The Walking Dead Review: “Triggerfinger”

The friends of the men Rick killed last ep come a-calling to the saloon, while the consequences of other past actions corral the survivors.

Title: “Triggerfinger”

Cast and Crew

Directed by Bill Gierhart
Written by David Leslie Johnson

Andrew Lincoln as Rick Grimes
Jon Bernthal as Shane Walsh
Sarah Wayne Callies as Lori Grimes
Scott Wilson as Herschel Greene
Laurie Holden as Andrea
Jeffrey DeMunn as Dale Horvath
Steven Yeun as Glenn
Chandler Riggs as Carl Grimes
Norman Reedus as Daryl Dixon
Melissa Suzanne McBride as Carol Peletier
Lauren Cohan as Maggie Greene
IronE Singleton as T-Dog
Emily Kinney as Beth Greene
James Allen McCune as Jimmy
Jane McNeill as Patricia

Additional cast and crew information may be found here.


Herschel, Glenn, and Rick confront the friends of the men Rick shot, Lori must fend off zombies on a lonely road, and the concerns about Shane grow in survivors’ minds.

High Point

The combination Western / horror movie first-half made for suspenseful entertainment, and the writer did not overplay it. The episode switched direction and tone in the second half, and it left us contemplating issues that will shape the rest of the season.

Low Points

This is not so much a low point, as a point of discussion. I know we’re supposed to see the difference between the shooters (and Shane) and our survivors, but Rick, Glenn, and Herschel spend an awful lot of time trying to save Randall while walkers close in on them. That they would even think about surgery on the spot struck me as excessive. They would have either shot him, or immediately tried Rick’s solution.

The Scores:

Originality: 2/6

Effects: 6/6

Story: 5/6

Acting: 5/6 We’re in serious emoting-overdrive territory here, but the circumstances demand it.

Emotional Response: 5/6 We’ve had three strong episodes. Given how character-driven the forthcoming conflicts will be, however, we need to know more about these people. The loose sketching of character that carried over from the graphic novels risks becoming a liability.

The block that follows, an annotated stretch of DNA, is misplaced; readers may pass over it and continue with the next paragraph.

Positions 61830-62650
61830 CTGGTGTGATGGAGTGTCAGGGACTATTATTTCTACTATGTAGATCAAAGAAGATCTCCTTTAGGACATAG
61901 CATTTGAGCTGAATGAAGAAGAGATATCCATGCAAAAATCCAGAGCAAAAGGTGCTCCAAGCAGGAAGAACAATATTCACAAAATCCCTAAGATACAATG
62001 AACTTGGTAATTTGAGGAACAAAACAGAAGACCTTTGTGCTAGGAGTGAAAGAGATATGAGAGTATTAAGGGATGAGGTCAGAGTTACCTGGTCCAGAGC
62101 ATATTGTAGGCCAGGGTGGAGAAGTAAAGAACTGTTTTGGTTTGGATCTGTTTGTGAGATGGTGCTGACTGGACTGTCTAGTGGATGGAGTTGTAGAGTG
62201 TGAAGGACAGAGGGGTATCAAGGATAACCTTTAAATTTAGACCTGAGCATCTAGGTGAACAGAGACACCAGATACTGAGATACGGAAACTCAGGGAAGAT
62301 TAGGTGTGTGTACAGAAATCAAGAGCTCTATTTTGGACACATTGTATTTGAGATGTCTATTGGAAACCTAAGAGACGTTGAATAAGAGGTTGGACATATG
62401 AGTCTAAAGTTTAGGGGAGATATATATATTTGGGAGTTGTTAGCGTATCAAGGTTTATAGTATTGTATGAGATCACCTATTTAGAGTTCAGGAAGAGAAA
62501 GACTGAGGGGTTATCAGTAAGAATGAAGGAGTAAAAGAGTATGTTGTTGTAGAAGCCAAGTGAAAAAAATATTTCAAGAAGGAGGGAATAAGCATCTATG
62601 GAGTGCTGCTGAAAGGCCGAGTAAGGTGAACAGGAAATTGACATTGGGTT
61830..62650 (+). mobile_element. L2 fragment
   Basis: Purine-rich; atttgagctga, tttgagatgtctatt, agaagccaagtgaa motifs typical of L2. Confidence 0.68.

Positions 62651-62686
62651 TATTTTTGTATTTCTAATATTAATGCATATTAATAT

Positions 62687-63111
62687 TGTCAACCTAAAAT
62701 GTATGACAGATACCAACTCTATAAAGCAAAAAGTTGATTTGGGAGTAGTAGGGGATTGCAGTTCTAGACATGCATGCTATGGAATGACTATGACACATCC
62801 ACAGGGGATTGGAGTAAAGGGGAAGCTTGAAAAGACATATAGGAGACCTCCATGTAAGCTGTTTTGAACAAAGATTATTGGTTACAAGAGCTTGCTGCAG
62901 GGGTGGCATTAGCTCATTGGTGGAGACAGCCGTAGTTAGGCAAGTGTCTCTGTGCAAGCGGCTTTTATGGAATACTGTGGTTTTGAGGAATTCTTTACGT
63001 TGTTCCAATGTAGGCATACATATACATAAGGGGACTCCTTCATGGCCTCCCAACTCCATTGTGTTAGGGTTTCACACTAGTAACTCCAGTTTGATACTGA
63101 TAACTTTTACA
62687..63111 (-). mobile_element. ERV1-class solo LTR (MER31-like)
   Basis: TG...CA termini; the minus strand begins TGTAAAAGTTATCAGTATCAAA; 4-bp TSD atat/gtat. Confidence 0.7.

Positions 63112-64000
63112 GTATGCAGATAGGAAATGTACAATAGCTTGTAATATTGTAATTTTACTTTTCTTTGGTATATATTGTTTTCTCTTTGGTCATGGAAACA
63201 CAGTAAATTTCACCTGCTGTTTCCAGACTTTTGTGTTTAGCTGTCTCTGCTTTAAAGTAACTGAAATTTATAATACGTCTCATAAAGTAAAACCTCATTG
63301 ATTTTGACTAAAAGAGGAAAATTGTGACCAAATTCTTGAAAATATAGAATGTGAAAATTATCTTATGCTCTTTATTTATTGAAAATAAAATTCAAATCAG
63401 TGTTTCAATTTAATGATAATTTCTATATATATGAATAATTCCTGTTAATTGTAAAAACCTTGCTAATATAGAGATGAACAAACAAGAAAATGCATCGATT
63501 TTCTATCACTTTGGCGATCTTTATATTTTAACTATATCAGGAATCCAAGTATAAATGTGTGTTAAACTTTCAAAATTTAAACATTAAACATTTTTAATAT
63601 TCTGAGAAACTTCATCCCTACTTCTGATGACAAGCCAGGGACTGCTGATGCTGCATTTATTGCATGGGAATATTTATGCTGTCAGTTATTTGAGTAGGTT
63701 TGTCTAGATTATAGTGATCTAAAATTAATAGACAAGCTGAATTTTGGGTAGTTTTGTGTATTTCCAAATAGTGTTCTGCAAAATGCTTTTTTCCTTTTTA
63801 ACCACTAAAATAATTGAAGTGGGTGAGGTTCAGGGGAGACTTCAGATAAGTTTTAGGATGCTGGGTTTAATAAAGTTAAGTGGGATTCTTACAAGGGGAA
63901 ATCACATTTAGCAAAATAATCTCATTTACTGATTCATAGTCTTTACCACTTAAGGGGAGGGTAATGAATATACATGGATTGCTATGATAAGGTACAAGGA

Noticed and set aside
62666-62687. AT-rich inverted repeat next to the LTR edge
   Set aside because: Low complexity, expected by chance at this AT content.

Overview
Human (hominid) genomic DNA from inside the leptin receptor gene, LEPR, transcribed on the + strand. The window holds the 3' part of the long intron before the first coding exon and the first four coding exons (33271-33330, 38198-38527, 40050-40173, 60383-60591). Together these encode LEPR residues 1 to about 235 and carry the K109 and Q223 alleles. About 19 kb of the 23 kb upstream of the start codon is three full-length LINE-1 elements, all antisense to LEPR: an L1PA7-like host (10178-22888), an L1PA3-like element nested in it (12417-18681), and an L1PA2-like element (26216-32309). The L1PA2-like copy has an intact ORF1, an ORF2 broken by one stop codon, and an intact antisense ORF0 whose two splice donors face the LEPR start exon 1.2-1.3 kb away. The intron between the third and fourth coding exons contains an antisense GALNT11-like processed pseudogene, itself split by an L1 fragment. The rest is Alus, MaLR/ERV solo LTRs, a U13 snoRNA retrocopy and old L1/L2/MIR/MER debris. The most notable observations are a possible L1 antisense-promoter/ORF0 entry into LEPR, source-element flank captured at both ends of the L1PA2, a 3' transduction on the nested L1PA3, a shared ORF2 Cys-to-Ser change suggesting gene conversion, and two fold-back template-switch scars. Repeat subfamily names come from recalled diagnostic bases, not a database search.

Production: 6/6.

Overall: 5/6. The second half of season two continues to make amends for the first.

In total, “Triggerfinger” receives 34/42

Lingering Questions

Why are the majority of the characters so well-coiffed?

One reply

  1. An above average ep but somehow not as emotionally involving to me as the previous one. The situations just seemed increasingly contrived.

    Interesting buildup of tension between Rick and Shane with Lori channeling Lady Macbeth. Obviously the main attraction deathmatch, but Lori is going to have to stop acting so up-front stupid if we want to see her as behind-the-scenes smart. And if Shane was smart, he would give up on Lori and run off with Andrea – already his replacement squeeze. He could have Carol if he wanted her – but she’s giving Daryl a chance to slap her around first if HE wants to. Which Daryl doesn’t. This is actually so painful to watch it’s funny – the true definition of tragicomedy. Daryl is discovering that women are have confused, irrational and contradictory motivations and when you start from out in emotional right field where Daryl is standing, that is a discovery a hell of a lot scarier (and funnier) than zombies.

    Uh oh. Carl is getting play in the teaser commercials and readers of the comics know what THAT means, even in this altered timeline.

    We have another slow-burn backstory going with the sister in shock on the bed that is obviously leading into a New Shocking Revelation (prediction – will be tied back into the Jenner Whisper Secret) but every time we delve into such a girl-in-peril B story plot it drags. Her “crying” before she was attacked / infected / whatever by zombie mom was a terrible job of sound overdubbing. Maggie’s birth-control-pills-in-the-pond story is yet another sister-bonding tale a la Dad-and-the-fish-hook-knots between Amy and Andrea, and we know what happened to Amy after THAT. Wish the writers could at least TRY a different way to telegraph what’s coming, if not come up with something beside a tired plot retred that dragged when they ran it in the slow first half of the season. Maggie picking up a pistol and walking over to the bed to end it will at least be interesting. Maybe she’ll take one to Glenn when she’s finished.

    Herschel is the consistently best character this season. They missed a golden opportunity to throw in a comment that he was a Vietnam vet – which would make a LOT of sense.

    Pretty soon they’re all gonna be (even more) grizzled war vets. Hopefully their ratings are so high they can afford a bigger budget for better writing and spectacle for a show that deserves a high standard of both.

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